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Ancient Agriculture’s Role in Maternal and Infant Mortality

The skull of a young woman from Quiani-7 shows abnormal bone formation (arrowed) that may be associated with scurvy-related haemorrhage of the infraorbital artery. Credit: A. Snoddy

The skull of a young woman from Quiani-7 shows abnormal bone formation (arrowed) that may be associated with scurvy-related haemorrhage of the infraorbital artery. Credit: A. Snoddy

By Anne Marie Snoddy & Siân Halcrow

Ancient human remains have revealed evidence that the adoption of agriculture led to malnutrition in a mother, her foetus and other infants.

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The foundation of modern society is rooted in agricultural dependency, a development that provided the necessary resources for population expansion. However, research by biological anthropologists who study ancient human remains has shown that the development of agriculture resulted in an increase in nutritional stress, food shortages and disease in many parts of the world.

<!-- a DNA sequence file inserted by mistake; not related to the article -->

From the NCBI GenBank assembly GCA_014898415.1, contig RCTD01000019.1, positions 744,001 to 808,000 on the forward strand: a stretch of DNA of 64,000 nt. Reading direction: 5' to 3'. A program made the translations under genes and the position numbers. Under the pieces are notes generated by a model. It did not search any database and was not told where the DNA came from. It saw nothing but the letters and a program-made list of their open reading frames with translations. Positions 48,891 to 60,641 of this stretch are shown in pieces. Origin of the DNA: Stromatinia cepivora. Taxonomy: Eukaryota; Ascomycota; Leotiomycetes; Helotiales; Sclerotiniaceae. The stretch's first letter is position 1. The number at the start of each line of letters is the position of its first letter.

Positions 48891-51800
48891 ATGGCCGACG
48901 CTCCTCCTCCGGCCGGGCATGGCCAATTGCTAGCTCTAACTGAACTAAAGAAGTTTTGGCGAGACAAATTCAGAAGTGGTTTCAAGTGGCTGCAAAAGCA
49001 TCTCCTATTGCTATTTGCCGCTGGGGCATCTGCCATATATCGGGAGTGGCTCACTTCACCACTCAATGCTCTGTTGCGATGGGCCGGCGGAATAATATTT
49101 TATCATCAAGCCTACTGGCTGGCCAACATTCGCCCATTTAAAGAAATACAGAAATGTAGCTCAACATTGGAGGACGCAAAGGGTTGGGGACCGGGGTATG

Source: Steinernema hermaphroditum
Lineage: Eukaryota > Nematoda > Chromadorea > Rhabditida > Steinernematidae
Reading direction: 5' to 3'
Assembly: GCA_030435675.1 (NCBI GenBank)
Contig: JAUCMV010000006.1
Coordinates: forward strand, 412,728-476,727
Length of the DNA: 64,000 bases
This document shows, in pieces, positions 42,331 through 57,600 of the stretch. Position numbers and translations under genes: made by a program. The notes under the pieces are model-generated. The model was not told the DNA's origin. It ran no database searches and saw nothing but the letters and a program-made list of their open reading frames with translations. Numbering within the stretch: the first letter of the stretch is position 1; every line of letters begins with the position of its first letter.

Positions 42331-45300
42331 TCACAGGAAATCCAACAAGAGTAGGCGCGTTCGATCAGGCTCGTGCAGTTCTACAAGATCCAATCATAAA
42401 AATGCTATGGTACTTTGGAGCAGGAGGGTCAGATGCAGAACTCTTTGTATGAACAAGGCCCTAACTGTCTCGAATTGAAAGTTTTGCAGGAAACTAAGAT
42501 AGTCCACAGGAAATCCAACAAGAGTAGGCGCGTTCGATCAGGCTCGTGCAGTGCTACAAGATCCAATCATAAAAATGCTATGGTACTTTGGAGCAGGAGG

New findings from the Atacama Desert in northern Chile has found that the adoption of agriculture is associated with an increase in premature death and vitamin deficiencies passed on from the mother to her infant. This work also provides the first direct evidence of the maternal–foetal transmission of a nutritional deficiency in ancient human remains.

The Atacama Desert is well-known for the earliest evidence in the world for purposeful mummification of the dead, pre-dating the ancient Egyptian mummies by two millennia. It’s thought that these intricately prepared and decorated funerary rituals, largely focused on infants and children, were a social response to the high rate of foetal, infant and maternal death in the region’s Chinchorro populations. Although there has been an archaeological focus on the Chinchorro and their associated mummy burials, recent research has highlighted periods of increasing infant mortality during the period when they transitioned from hunter-gatherer to...

The full text of this article can be purchased from Informit.